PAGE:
In the business of showing people how to live sustainably

Ms Anuja Aggarwal (left) and Ms Lara Rath, the founders of the Secondsguru.com platform, conduct sustainability workshops on topics such as home composting and food security in Singapore.
Ms Anuja Aggarwal (left) and Ms Lara Rath, the founders of the Secondsguru.com platform, conduct sustainability workshops on topics such as home composting and food security in Singapore.ST PHOTO: ALPHONSUS CHERN

When Ms Lara Rath and Ms Anuja Aggarwal moved to Singapore, they looked for resources to help them live greener lifestyles.

The two women hail from India but became friends in Hong Kong before moving here, on separate occasions a few years ago, with their husbands and children.

They discovered that information about recycling in Singapore was scant and they had a hard time finding out where they could donate or repair items, or buy second-hand furniture.

So they scoured the island and began compiling the information they obtained on the Secondsguru.com website they founded.

After conducting sessions on environmental issues - such as talks on sustainable fashion - they realised that showing people how to live green could be a business.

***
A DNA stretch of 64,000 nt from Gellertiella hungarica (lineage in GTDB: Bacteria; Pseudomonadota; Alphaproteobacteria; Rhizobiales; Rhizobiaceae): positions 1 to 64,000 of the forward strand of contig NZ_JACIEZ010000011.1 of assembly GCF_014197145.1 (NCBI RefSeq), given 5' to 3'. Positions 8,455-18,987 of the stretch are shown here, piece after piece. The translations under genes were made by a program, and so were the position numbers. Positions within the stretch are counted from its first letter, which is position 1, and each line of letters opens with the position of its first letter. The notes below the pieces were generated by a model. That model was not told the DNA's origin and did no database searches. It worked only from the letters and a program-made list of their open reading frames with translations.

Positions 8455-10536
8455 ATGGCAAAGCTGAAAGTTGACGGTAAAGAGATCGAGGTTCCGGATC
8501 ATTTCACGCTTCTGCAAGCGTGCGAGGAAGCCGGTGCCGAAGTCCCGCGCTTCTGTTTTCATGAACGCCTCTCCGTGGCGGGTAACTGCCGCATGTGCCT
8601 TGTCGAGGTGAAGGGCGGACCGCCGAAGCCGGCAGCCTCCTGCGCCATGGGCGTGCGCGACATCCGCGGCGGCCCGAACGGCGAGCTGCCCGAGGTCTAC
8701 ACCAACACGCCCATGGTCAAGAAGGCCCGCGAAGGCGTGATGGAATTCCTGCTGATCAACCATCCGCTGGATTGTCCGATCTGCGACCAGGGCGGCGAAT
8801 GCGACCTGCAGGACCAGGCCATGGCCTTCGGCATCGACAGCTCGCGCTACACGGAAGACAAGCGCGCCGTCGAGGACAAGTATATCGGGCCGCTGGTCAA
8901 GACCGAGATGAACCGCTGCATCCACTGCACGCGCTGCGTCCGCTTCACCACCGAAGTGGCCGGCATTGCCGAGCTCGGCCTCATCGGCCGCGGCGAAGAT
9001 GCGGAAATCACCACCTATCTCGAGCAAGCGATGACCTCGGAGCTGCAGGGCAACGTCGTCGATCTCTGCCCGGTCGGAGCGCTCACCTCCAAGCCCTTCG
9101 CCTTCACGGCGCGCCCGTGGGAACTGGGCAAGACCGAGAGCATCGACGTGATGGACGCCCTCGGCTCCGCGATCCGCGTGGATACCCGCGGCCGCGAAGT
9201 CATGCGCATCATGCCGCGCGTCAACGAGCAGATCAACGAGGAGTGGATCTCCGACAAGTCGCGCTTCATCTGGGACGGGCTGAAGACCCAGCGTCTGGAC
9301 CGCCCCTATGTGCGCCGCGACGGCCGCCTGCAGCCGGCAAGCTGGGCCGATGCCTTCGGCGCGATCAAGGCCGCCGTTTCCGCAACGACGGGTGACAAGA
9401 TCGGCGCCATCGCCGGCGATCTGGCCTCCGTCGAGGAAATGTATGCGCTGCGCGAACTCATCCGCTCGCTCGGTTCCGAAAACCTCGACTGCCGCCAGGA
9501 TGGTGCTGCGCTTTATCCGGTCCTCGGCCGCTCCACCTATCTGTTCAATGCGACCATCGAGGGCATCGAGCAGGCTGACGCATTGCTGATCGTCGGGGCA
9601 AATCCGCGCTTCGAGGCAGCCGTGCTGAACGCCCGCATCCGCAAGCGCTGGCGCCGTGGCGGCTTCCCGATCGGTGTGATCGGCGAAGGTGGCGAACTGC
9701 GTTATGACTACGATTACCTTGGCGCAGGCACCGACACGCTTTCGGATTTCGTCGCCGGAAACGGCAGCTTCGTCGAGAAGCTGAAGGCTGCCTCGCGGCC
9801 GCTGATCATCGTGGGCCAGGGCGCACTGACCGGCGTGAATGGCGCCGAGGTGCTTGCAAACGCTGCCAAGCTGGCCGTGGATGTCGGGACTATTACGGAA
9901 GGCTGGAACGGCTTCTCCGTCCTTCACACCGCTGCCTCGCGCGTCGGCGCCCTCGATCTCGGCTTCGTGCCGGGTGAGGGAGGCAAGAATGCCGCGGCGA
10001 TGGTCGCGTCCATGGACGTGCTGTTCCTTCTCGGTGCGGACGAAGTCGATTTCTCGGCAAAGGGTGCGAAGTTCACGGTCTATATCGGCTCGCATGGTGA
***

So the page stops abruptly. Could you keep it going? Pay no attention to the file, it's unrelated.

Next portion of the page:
Ms Lara, 43, gave up her career in private banking to start offering sustainability workshops full time with Ms Anuja, 42, a former financial journalist.

"Sustainability cannot just be a doom-and-gloom story," said Ms Lara. "People want to know what they can do to help."

Since 2018, the duo have conducted sessions on home composting, food security in Singapore and sustainable clothing choices, among other topics.

Before the Covid-19 pandemic, many of their events had a hands-on component - visits to farms, a cookout with "ugly" locally sourced foods, beach clean-ups and even a fashion swop. The pandemic may have put the brakes on in-person events, but not on virtual tours, such as one they recently did to showcase the wildlife at Sungei Buloh Wetland Reserve.

Both women are firm advocates of ground-up environmental action. They say that in Singapore, corporates and industries are "forced" to go green through legislation, but individuals need to be cajoled.

That is what they aim to do through their workshops and website, which they continue to update with tips on living green, such as how to cook with zero waste.

"You can have parks nearby and cycling paths around Singapore, but if individuals don't buy in, it's not going to be successful," said Ms Anuja.

A version of this article appeared in the print edition of The Straits Times on March 27, 2021, with the headline 'In the business of showing people how to live sustainably'. Subscribe